Advocate says government has improved websites accessibility for the blind

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TORONTO - A legal battle over blind Canadians' access to federal government websites has come to a close.

Neither the Ontario woman who launched the long-standing court battle nor the office of the Attorney General of Canada plan to mount further appeals to a federal court decision forcing the government to make sure blind people can use its Internet resources.

Donna Jodhan alleged federal government sites, such as the job bank and online census forms, were inaccessible to blind users relying on screen-reading technology.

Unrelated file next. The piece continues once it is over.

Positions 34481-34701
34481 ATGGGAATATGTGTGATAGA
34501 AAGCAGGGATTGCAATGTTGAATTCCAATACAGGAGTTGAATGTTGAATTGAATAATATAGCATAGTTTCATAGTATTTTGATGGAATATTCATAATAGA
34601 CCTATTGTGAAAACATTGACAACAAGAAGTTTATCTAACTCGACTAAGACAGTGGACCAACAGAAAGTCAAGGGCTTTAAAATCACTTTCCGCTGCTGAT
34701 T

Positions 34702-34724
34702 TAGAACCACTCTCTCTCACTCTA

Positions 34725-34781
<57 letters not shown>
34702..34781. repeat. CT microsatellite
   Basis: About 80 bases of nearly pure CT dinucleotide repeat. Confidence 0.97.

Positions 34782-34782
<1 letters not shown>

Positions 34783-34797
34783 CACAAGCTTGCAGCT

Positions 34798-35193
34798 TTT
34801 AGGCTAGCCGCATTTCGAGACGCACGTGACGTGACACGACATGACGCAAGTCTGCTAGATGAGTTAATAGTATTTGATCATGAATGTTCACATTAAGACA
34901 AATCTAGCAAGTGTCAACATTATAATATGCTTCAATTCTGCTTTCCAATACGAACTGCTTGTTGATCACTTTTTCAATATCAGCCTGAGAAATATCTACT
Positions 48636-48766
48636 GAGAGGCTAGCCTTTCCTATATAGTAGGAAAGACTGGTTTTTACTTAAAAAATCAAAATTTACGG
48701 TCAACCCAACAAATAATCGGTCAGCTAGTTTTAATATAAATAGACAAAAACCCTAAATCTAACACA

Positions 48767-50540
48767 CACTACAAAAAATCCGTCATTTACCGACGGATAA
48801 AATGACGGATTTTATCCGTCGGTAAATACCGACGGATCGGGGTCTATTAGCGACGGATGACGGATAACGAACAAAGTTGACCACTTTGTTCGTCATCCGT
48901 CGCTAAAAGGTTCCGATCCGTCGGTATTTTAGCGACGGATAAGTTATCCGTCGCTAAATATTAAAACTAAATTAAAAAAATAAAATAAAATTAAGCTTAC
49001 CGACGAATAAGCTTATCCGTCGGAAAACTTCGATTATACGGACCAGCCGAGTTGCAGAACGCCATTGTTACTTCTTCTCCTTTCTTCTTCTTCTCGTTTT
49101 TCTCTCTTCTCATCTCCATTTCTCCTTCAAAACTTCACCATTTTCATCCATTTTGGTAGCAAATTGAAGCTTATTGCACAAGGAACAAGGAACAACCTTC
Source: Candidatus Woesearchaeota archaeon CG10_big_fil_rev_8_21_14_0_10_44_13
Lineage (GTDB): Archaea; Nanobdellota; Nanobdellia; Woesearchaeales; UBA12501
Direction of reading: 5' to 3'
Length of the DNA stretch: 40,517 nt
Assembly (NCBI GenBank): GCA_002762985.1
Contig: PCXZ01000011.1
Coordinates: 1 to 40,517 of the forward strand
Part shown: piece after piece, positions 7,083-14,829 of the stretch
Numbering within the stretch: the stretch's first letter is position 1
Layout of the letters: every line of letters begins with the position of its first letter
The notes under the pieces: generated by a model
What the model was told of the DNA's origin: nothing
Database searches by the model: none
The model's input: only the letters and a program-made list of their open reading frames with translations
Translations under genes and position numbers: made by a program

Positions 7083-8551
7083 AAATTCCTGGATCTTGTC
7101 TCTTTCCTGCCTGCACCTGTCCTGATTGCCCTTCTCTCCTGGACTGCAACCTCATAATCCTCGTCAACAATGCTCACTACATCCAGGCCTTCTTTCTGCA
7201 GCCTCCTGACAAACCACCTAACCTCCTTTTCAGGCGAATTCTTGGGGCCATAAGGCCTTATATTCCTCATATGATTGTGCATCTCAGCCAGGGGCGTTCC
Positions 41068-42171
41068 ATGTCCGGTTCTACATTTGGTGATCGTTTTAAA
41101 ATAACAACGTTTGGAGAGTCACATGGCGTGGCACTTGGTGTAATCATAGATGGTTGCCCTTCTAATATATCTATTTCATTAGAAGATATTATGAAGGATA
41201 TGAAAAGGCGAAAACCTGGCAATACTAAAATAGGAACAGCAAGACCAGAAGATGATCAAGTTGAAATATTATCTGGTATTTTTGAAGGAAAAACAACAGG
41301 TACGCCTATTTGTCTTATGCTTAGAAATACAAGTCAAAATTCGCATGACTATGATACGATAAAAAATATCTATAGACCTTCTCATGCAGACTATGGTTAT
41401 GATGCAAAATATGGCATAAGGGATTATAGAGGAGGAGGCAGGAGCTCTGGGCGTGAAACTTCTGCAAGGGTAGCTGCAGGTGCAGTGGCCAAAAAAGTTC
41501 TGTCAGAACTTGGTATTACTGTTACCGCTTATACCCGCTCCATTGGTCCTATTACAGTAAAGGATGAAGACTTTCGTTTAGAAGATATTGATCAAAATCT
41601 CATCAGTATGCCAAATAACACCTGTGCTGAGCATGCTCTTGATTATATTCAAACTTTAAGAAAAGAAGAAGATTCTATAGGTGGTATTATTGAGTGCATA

The government had argued that Jodhan's inability to access web resources was not a violation of her charter rights, saying information on its websites could also be obtained by phone or by visiting a local office.

A federal court decision in November 2010 ruled in Jodhan's favour, and an appeal court ruling handed down in May supported that decision and gave the government 15 months to make the websites accessible.

Jodhan says she is satisfied that the government has improved the accessibility of its websites, but says many other public and private sector organizations across the country need to follow suit.

Geographic location: TORONTO, Ontario, Canada

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